This event also showcased student work in the areas of bus rapid transit, bikeways, and multi-modal corridors. The best student project, as voted by attendees of the event, will be showcased on UrbanCincy in the coming weeks.
Mr. Cornejo explains how the Midwest is “stuck in the past” when it comes to immigration matters, and how city council’s motion helps improve the the city’s image. Ms. Hoffman describes some of the challenges immigrants face while trying to become citizens of the United States, and how new “path to citizenship” reforms could improve our nation’s economy. We also discuss the need to attract highly-skilled immigrants and retain international students after they graduate from the region’s top universities.
We discuss the neighborhood’s history and how various changes have impacted Walnut Hills over the years. Kevin explains how the new direction taken by the Walnut Hills Redevelopment Foundation has resulted already in positive changes, such as the Buy 25 program, the two-way conversion of Taft and McMillan Streets, and several buildings that are being preserved and restored by WHRF.
Kevin explains how Walnut Hills will benefit from younger generations that want a single-family home close to the urban core. Finally, we discuss how the casino, a new I-71 interchange, and other projects around Uptown would affect Walnut Hills.
The department is responsible for the city’s existing transportation infrastructure — everything from filling potholes to operating Luken Airport — as well as overseeing new projects across the city. On the podcast, we discuss how the department is trying to provide Cincinnatians with more choices by introducing bike lanes, adding sidewalks, building the streetcar, and other efforts. Michael also provides information on several road and bridge projects, such as the Waldvogel and Western Hills viaducts, the Brent Spence Bridge, and the Kennedy Connector.
We also discuss how pre-existing “standards” and a one-size-fits-all approach may not be a fit for Cincinnati when it comes to complete streets and bike lanes. Finally, we discuss how traffic engineers balance moving automobile traffic efficiently with building walkable, livable streets.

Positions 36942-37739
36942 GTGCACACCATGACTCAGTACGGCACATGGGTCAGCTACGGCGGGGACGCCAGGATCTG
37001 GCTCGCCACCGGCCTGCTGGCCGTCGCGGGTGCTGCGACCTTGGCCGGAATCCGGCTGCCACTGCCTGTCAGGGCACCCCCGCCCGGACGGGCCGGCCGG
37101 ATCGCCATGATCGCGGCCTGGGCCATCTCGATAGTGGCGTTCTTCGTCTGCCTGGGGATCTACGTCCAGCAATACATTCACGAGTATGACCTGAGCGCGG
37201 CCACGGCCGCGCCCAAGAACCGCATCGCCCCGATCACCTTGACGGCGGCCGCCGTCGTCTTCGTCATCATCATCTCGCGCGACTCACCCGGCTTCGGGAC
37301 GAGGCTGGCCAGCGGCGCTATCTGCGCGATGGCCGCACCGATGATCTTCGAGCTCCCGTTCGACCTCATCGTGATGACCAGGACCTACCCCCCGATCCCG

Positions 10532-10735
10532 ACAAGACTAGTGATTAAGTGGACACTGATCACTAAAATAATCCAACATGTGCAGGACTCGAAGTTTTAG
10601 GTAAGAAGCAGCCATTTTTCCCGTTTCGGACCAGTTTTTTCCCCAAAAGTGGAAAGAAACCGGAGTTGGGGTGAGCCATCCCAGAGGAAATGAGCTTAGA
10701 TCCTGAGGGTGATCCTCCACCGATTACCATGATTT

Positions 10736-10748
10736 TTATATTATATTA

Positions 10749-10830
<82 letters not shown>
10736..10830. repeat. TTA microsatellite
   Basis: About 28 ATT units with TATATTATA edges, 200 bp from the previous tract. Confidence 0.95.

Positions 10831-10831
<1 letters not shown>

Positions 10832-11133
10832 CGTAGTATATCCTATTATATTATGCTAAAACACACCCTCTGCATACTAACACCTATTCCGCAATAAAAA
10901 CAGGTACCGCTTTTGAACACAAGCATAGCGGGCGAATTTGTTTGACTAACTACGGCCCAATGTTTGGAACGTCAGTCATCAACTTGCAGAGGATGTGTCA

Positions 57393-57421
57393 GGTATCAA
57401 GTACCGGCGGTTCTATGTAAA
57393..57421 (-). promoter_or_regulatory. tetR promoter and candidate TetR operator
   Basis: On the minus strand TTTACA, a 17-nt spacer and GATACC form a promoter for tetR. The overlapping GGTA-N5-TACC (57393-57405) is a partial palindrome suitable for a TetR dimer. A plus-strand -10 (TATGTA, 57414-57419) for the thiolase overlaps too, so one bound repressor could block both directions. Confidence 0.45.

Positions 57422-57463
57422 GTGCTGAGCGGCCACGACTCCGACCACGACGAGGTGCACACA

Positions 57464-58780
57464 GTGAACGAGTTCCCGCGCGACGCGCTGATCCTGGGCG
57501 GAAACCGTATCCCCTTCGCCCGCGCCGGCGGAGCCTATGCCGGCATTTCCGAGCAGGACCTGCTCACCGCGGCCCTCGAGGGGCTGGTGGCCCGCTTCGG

We discuss how DCI came to be, how it’s funded, and how it remains accountable to its stakeholders. We cover DCI’s main goals, of keeping Downtown safe and clean; promoting Downtown as a destination for businesses, residents, and visitors; and promoting accurate coverage of Downtown in the media. We also discuss how some of DCI’s services have expanded beyond the Central Business District, and how other neighborhoods might look to provide these types of services.
We speculate on how developments such as the dunnhumby Centre, Tower Place Mall, and Horseshoe Casino could impact the Downtown area.
Finally, we take a look at how media outlets have portrayed Downtown Cincinnati, and how public perception of the city continues to improve with DCI’s efforts.
We discuss Price Hill Will’s approach of using the neighborhood’s existing assets as the foundation for improvement. The organization’s efforts range from community action teams–which focus on the arts, the environment, and other community issues–to economic development and housing redevelopment initiatives.
We also discuss how the built environment of Cincinnati’s west side has changed over the years, and why former Price Hill residents often remain involved in the neighborhood.
On the thirteenth episode of The UrbanCincy Podcast, the UrbanCincy team discusses Cincinnati’s major accomplishments in 2012 and looks forward to what’s coming in 2013.
Travis Estell, Randy Simes, Jake Mecklenborg, and John Yung are joined by Chris Cousins of UrbanOhio to talk about a number of downtown developments, including the Smale Riverfront Park, Washington Park, new businesses at The Banks and in Over-the-Rhine, the Fort Washington Way caps, and the Brent Spence Bridge. We also discuss USquare in Clifton Heights, Short Vine in Corryville, and developments in Walnut Hills. We discuss why projects like Oakley Station and Rookwood Exchange are missed opportunities.
Finally, we reflect on how UrbanCincy has changed in 2012, with new events like URBANexchange, and look back on our first year of The UrbanCincy Podcast.